Leg amputated after neglect
On 10 October 2015, Jalal Al-Sharawneh, who was then 17, was wounded in the leg by a settler's bullets. Israeli soldiers subsequently arrested him on charges of possessing a weapon and being in the Negohot settlement west of Hebron, not far from the town of Deir Samet, where Jalal lived.
Jalal lost consciousness due to the severity of the pain and woke up to find himself chained to a hospital bed in Shamir Medical Center (Assaf Harofeh). As soon as he woke up, an Israeli investigator came in to the room and began interrogating Jalal about the reason for his presence in the settlement.
"I looked at my leg and found it wrapped in a white cloth and it was still bleeding. I couldn’t move it. The officer asked me several questions and I felt pain all over my body. I told him I didn’t know anything, so he poked me on the wound and continued his questions despite my unstable condition," Jalal told MEE.
This situation continued for several days: severe pain, inability to move his leg, and interrogation inside the hospital room.
A month later, Jalal was released from hospital before he finished his treatment and was transferred to Ramla prison (also known as Ayalon) so the Israelis could complete their investigation.
He said that during interrogation sessions in prison, his leg was bleeding but the interrogator neglected his condition.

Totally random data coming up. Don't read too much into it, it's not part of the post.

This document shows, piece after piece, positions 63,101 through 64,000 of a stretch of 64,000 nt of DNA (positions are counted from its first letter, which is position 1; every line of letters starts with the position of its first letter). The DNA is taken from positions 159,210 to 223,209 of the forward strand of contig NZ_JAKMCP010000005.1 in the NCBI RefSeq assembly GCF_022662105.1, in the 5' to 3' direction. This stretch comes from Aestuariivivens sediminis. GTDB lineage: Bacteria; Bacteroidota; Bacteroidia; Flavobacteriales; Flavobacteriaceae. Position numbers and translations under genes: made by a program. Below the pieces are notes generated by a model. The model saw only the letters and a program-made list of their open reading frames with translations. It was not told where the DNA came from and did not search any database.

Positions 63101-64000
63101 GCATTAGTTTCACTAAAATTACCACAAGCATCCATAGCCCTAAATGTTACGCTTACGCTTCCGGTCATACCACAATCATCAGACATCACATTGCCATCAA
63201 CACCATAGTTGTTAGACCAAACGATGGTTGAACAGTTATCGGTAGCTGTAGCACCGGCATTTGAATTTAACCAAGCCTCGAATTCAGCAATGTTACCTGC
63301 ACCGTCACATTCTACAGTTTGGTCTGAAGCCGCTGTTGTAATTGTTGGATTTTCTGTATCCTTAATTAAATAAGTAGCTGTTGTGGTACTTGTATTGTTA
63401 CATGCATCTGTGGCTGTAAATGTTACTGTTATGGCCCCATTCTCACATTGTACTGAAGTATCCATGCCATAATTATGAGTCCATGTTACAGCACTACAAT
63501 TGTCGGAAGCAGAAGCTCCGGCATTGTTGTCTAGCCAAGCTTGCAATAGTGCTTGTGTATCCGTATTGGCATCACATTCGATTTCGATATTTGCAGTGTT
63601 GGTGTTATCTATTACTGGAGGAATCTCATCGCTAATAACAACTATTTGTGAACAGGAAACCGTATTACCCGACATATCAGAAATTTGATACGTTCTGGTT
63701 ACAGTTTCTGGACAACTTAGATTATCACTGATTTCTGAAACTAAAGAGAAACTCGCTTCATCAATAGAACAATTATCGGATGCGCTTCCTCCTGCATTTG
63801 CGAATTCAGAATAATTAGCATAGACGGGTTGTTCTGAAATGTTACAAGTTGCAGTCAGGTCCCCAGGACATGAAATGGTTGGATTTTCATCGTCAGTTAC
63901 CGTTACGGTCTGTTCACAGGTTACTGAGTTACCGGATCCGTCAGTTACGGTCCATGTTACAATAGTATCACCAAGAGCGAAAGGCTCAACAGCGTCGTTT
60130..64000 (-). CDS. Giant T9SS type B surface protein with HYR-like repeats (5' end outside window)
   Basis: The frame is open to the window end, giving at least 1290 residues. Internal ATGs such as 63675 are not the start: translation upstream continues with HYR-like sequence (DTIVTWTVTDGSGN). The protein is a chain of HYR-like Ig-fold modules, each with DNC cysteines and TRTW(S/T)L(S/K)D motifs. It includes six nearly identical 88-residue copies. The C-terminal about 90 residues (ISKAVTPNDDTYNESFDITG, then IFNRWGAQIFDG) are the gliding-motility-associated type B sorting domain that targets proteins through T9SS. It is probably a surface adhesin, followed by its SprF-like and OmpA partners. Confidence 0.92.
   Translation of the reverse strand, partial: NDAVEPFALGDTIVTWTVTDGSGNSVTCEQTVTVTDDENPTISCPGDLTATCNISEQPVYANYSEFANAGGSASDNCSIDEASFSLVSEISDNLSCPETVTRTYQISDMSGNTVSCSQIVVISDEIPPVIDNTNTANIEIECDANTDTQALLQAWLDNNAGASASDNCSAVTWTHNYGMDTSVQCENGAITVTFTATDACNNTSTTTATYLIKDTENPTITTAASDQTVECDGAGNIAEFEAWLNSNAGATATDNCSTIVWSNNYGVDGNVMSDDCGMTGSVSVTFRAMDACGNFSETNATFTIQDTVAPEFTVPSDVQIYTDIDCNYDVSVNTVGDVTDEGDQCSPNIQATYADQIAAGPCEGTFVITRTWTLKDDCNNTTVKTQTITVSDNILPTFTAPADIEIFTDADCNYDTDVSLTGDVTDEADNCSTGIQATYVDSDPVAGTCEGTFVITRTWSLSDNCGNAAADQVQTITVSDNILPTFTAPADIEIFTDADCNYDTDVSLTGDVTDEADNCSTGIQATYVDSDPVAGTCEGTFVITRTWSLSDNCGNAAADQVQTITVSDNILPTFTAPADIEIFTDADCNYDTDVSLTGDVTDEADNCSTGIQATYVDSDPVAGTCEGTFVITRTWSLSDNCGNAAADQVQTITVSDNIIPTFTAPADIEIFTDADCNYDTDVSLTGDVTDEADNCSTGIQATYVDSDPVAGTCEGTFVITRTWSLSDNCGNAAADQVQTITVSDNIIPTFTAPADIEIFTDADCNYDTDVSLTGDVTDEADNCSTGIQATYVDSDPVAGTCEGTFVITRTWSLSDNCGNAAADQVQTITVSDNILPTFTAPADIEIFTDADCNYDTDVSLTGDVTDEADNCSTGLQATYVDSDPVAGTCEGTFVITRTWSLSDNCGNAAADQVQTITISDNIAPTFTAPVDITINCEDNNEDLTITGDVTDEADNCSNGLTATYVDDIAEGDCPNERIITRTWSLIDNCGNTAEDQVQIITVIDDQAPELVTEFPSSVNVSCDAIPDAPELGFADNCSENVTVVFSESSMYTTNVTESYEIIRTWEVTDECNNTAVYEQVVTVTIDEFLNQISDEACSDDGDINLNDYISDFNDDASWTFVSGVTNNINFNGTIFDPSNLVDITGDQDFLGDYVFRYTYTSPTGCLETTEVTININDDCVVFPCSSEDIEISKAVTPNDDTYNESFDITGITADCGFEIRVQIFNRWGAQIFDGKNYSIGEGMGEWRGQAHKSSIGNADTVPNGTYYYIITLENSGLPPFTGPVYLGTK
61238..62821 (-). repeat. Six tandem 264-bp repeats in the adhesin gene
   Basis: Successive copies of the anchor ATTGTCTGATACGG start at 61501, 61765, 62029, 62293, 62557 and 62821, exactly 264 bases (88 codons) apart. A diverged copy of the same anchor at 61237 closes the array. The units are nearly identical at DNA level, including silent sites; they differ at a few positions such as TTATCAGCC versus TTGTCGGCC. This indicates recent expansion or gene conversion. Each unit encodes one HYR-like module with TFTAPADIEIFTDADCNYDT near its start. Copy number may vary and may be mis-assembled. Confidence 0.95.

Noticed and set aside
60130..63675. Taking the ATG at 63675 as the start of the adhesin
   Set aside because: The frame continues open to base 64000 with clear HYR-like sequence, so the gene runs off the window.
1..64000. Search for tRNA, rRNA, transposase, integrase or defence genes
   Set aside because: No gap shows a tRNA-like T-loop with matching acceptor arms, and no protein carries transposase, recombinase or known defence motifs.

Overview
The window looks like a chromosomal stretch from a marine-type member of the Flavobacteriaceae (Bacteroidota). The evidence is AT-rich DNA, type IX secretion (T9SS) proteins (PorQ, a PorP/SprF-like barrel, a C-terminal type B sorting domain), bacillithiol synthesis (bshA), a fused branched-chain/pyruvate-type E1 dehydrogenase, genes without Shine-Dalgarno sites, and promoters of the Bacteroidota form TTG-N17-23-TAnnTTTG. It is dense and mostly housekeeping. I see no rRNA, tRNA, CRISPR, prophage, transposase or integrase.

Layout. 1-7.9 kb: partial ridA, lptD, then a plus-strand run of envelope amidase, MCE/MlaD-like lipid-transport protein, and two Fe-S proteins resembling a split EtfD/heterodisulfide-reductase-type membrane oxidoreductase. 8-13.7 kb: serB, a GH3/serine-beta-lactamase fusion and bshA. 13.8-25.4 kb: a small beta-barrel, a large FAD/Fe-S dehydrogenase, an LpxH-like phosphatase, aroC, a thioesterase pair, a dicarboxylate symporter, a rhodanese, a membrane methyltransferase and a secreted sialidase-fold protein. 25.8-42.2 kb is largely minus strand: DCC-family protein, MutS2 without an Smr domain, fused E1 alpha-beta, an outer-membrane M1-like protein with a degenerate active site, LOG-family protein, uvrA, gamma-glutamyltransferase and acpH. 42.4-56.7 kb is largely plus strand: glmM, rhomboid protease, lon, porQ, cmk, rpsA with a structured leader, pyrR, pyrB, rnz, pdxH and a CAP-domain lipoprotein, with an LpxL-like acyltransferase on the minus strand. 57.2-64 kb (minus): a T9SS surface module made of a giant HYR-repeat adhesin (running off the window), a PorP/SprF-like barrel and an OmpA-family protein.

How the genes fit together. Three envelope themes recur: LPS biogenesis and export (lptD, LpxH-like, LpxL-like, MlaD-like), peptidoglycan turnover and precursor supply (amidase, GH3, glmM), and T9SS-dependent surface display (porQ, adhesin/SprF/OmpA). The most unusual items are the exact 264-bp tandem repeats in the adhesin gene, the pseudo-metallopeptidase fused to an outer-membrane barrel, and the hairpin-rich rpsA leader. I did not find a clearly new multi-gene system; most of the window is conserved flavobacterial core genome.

Due to medical negligence, Jalal's condition worsened. After weeks of confinement in interrogation cells, severe pain, and in light of the harsh cold conditions and indifference of the Israeli prison administration, the prison doctors informed the boy that his leg needed to be amputated.
'The pain at the place of the amputation was terrible... I can’t forget that, I can’t'
- Jalal al-Sharawneh
“I was crying at the time because I didn’t imagine losing it, but the condition I reached as a result of deliberate medical negligence in the Israeli prison was indescribable," he told MEE.
"My amputated leg was released and buried by my family. I stayed for many months in prison, suffering from the physical and psychological effects without receiving any special care.”
Jalal spent three years and four months in prison, during which time he tried to come to terms with his new reality, but the prison conditions were more difficult than he imagined.
“I had difficulty moving around inside the prison and had the help of prisoners to meet my daily needs," he added. "The prison doctors didn’t care about my health, and I wasn’t provided with crutches to facilitate walking except when I went to court sessions. The pain at the place of the amputation was terrible... I can’t forget that, I can’t."
Crying at night
Former prisoner Muhammad al-Qeeq, who was on hunger strike in Israeli prisons, was transferred to Ramla prison in 2016, where he met a number of wounded children.
“I met the two children, Omar Al-Rimawi and Ayham Sabah, each of whom was wounded by several bullets. They were crying at night from the severity of the pain and sometimes screaming because there was no response from the prison administration,” he explained.
Qeeq argues that the prison administration uses the wounds of child prisoners as a means of pressure and torture against them.
At the request of a lawyer, the two children were supposed to be transported to the trial sessions by a special ambulance, but jail officials forced them to take the prisoner transport bus, which consisted of iron seats that hurt even the healthy prisoners.
Omar and Ayham have been in prison for seven years and are serving a life sentence on charges of stabbing a settler to death.